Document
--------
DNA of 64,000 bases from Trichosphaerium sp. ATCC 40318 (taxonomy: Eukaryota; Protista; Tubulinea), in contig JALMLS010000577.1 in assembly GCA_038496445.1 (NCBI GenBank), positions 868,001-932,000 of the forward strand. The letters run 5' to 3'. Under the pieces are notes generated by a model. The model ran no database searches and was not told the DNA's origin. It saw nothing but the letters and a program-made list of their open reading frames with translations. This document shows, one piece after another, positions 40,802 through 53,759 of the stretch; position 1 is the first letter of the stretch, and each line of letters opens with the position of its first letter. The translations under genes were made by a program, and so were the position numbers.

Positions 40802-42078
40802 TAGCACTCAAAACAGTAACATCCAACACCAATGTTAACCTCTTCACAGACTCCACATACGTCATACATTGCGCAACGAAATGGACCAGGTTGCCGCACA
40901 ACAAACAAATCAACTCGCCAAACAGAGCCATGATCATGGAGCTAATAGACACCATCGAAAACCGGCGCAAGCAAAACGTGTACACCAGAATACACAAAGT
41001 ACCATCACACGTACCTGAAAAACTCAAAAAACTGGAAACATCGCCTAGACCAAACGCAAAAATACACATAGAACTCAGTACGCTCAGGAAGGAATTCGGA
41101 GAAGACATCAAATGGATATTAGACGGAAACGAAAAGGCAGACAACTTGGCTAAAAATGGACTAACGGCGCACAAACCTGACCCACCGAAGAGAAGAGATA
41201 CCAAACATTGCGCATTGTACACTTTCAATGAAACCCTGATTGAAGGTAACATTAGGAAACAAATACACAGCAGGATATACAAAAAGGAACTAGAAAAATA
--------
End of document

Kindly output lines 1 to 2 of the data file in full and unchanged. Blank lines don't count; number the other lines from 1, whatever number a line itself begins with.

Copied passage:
DNA of 64,000 bases from Trichosphaerium sp. ATCC 40318 (taxonomy: Eukaryota; Protista; Tubulinea), in contig JALMLS010000577.1 in assembly GCA_038496445.1 (NCBI GenBank), positions 868,001-932,000 of the forward strand. The letters run 5' to 3'. Under the pieces are notes generated by a model. The model ran no database searches and was not told the DNA's origin. It saw nothing but the letters and a program-made list of their open reading frames with translations. This document shows, one piece after another, positions 40,802 through 53,759 of the stretch; position 1 is the first letter of the stretch, and each line of letters opens with the position of its first letter. The translations under genes were made by a program, and so were the position numbers.

Positions 40802-42078